Friday, May 7, 2010

Divine Providence

Two Puritan poems remind us that God is sovereign and we may cast our cares upon his gracious providence.

Diuina Prouidentia by Andrew Willet

Jacob did see a ladder hie,
As he was laid asleepe;
The angels come and go thereby,
Which doe him safely keepe.

We learne hereby in euery way
That God must be our guide,
Or else we soone may go astray;
Our foote is apt to slide.
And as he saw this thing at rest,
So God keepeth vs when we thinke lest.

On Divine Providence by Rhys Prichard

Trust not to human strength or skill,
If thou wouldst thy desires fulfil;
But look to God, who rules on high,
And on his providence rely.
He feeds the warblers of the wood,
And gives to all his creatures food;
He clothes the lillies of the plain,
And will he not his sons sustain?
Observe the humblest flowers that blow;
They neither toil nor spinning know;
Yet have they not a garment on,
More fair than that of Solomon?
The ravens neither sow nor reap,
Yet God does ev'n the ravens keep;
The fowls, through ev'ry season, feed,
Without a barn to keep their seed.
To God the creatures raise their eyes,
And he their ev'ry want supplies;
He feeds them with a parent's care,
And gives to each its proper share.

God is a sun, to cheer and warm;
A shield to keep the just from harm;
And he delights his grace to shew
On those who fear his name below.
On him thy burdens freely cast,
And trust in him while life shall last:
His goodness will thy labour speed,
And help thee in the time of need.
He gives the abject soul his food;
His very foes he fills with good;
Supplies the Turk and Heathen's need,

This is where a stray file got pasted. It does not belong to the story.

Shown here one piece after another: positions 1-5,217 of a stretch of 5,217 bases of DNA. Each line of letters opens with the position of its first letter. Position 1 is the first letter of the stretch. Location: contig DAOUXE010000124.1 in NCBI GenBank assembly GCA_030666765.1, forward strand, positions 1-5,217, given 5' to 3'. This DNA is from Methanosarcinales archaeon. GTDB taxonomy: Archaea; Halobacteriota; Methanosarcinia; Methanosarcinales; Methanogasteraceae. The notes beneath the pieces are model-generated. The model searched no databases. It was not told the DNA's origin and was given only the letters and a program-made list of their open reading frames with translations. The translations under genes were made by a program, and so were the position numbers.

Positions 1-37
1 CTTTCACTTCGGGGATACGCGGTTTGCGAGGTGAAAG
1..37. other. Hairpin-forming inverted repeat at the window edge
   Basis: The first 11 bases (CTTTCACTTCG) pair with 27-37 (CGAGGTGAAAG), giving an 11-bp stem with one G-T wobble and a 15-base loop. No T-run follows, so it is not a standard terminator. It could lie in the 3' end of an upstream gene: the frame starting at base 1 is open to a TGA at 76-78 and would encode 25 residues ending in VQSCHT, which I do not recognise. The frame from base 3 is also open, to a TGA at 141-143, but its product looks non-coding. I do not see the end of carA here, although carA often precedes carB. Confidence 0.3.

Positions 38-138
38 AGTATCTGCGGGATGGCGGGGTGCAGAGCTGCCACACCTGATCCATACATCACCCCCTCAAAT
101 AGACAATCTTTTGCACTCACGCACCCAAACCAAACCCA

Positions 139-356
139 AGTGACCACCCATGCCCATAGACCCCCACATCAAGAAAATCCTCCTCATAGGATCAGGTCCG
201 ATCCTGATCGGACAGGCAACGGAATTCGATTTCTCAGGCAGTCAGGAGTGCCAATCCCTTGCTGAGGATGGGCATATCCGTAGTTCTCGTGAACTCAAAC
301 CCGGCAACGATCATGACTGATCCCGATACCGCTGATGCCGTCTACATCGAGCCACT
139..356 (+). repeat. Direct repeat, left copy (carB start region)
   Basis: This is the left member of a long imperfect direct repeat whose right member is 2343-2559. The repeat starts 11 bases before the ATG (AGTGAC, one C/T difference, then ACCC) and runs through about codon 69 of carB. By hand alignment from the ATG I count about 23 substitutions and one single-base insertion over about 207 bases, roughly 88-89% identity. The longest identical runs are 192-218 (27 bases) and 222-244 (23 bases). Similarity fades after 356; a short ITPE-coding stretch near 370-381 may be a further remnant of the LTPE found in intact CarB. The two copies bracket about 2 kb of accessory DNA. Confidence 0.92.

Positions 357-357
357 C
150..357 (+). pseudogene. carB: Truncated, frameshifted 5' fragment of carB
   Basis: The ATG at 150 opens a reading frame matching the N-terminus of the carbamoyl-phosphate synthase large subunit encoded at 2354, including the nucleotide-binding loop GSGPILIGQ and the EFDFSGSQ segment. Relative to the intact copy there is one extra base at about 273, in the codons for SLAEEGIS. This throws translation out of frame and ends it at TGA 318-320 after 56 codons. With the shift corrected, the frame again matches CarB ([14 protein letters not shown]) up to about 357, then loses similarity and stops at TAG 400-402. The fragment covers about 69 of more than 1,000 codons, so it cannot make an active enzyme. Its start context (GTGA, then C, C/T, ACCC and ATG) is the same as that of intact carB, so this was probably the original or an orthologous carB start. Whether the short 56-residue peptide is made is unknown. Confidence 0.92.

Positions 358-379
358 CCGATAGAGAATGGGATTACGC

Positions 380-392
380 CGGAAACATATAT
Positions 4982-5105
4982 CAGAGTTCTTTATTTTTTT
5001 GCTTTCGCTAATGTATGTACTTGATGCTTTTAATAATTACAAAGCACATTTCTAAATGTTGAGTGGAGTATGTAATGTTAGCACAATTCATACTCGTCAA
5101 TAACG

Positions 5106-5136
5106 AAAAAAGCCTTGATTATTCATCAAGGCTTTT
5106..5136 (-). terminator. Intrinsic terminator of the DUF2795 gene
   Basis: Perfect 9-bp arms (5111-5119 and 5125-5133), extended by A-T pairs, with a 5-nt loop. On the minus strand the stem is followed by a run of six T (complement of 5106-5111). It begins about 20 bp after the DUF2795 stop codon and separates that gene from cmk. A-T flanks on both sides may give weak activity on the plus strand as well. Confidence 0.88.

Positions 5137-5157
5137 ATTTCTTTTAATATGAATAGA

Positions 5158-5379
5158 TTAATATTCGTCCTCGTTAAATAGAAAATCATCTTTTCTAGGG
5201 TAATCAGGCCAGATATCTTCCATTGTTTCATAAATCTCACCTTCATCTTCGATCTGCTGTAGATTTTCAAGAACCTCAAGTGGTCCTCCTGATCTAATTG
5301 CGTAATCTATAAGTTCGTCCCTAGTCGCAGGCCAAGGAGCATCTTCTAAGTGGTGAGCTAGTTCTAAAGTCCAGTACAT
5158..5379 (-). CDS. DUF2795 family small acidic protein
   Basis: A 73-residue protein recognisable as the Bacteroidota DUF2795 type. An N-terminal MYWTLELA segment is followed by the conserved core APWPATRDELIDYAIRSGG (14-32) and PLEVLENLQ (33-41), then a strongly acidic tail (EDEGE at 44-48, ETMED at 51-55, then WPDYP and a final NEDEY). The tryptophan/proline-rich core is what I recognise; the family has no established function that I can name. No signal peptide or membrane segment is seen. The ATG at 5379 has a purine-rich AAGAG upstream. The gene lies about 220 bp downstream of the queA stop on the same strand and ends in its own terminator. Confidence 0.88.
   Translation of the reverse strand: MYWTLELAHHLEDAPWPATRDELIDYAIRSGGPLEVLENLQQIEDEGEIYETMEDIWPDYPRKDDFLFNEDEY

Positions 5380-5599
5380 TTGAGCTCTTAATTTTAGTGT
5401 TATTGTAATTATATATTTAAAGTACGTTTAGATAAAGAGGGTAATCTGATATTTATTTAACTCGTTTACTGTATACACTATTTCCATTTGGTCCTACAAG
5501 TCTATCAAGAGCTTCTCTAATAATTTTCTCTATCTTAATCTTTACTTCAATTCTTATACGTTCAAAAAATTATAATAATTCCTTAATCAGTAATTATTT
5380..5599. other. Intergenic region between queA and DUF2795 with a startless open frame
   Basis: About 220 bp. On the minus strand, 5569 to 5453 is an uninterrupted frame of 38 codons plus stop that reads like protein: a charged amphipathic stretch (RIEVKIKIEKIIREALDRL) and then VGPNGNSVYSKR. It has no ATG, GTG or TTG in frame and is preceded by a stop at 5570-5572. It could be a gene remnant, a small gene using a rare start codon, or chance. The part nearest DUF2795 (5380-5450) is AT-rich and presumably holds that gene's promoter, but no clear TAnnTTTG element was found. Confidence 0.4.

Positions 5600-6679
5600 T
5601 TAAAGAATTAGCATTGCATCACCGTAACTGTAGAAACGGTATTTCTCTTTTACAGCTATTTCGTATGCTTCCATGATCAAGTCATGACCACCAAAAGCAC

Bestowing both their bread and seed.
The cares of worldlings, then, disclaim,--
And at their portion never aim;
But be content with what is thine,
Submitting to the will divine.--
While we each evening seek repose,
God neither sleep nor slumber knows:
He for his children still prepares,
And for his household daily cares.
Say, if a mother ever yet
Her lovely babe could once forget?
Nor to assist will God refrain,
While those he loves to him complain.
If thou by faith his aid implore,
He'll largely bless thy worldly store:
Or thou shalt be divinely wise,
And make thy scanty means suffice.

Thou dost not drop a single hair,
Nor falls a sparrow from the air
Without the providence divine,
That watches over thee and thine.
The sparrows are of value small,
Yet God himself supports them all;
But still more precious in his sight
The pious man -- the child of light.
His promise ev'ry good ensures,
And faith his bounty still secures:
Then why shouldst thou in want remain,
Or fail the blessing to obtain?
Thy soul in patience learn to keep;
Enjoy thy food, and soundly sleep;
By faith to God commit thy ways,
And he shall fill thy mouth with praise.

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